There were two more notable events during our stay in Sedona: Rich took a helicopter ride around the the town and the surrounding area, and while he did that I received a massage from an intuitive massage therapist who gave me some incredible feedback, including the phrase “you are being called to more” (remember my posting Spiritual Growth- Being Called To More?). I will make that story a separate posting. And then we spent a day at the Grand Canyon. What can I say about that? So much, that again I will make that a separate posting.
Here are a few photos from Sedona.
Be A Queen
(Part of the commencement address made by Oprah Winfrey to the graduates of all-female Spelman College in 1993.)
Be a queen. Dare to be different. Be a pioneer. Be a leader. Be the kind of woman who in the face of adversity will continue to embrace life and walk fearlessly toward your challenge. Take it on! Be a truth seeker and rule your domain, whatever it is – your home, your office, your family – with a loving heart.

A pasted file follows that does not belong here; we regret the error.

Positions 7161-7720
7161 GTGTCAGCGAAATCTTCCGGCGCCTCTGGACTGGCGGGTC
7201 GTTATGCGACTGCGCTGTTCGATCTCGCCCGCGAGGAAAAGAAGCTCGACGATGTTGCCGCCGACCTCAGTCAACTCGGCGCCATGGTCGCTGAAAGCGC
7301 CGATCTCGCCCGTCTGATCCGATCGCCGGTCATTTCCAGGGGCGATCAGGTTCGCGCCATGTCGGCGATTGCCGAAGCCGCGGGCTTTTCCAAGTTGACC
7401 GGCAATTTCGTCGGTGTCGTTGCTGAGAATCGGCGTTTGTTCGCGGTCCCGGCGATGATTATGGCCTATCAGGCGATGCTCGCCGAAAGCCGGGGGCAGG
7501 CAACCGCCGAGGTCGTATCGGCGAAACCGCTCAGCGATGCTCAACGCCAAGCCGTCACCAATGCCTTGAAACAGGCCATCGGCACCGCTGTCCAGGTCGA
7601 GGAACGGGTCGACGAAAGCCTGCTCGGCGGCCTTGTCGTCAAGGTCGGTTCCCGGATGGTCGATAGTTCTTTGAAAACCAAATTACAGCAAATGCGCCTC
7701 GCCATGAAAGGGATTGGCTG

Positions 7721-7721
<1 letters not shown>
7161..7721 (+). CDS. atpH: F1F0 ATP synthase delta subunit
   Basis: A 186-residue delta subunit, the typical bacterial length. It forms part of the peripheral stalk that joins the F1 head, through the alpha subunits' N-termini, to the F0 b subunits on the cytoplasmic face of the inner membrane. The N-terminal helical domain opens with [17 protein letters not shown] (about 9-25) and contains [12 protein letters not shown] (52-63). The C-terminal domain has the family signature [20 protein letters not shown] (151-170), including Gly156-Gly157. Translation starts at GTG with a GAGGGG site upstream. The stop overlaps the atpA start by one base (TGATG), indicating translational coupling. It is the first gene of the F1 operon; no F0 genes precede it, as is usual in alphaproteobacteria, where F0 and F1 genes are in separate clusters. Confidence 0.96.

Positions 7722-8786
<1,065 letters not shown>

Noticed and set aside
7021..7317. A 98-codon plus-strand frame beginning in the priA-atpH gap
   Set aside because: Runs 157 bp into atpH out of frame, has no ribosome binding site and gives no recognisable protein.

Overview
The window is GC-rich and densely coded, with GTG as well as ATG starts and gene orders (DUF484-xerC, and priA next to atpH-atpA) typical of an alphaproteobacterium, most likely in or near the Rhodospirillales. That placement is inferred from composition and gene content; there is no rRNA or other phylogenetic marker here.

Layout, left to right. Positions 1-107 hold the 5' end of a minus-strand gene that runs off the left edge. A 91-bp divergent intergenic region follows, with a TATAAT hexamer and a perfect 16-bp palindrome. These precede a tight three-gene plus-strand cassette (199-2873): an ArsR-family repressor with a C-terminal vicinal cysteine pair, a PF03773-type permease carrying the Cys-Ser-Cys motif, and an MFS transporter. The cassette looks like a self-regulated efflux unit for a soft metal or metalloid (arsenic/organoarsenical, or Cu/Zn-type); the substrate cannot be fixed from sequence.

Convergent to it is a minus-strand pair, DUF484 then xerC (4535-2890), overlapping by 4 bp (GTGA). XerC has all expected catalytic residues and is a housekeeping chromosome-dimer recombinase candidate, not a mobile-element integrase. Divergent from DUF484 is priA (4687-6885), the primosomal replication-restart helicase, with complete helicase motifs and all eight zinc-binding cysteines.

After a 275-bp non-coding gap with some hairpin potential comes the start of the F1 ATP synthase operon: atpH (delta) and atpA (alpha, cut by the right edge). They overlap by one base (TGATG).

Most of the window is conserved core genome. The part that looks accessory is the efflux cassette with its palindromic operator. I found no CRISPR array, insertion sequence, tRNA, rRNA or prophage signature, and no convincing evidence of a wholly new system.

Be a queen. Be tender. Continue to give birth to new ideas and rejoice in your womanhood………….. My prayer is that we will stop wasting time by being mundane and mediocre………. We are daughters of God – here to teach the world how to love.
It doesn’t matter what you’ve been through, where you come from, who your parents are – nor your social or economic status. None of that matters. What matters is how you choose to love, how you choose to express that love through your work, through your family, through what you have to give the world.
Be a queen. Own your power and your glory!
I Will Be Still And Steady
If, like a Cherokee warrior, I can look at the new year as an opportunity to stand on new ground, then strength and courage are on my side. I will remember that things do work out, bodies do heal, relationships mend – not because I said it, but because I believe it.
But it is time to make things right, to stay on the path. As water runs fresh and free from the woodland spring, so new life and meaning will bubble up from my own inner source. I will be still and steady, because there is nothing to be gained by showing fear in a chaotic world.
Joyce Sequichie Hifler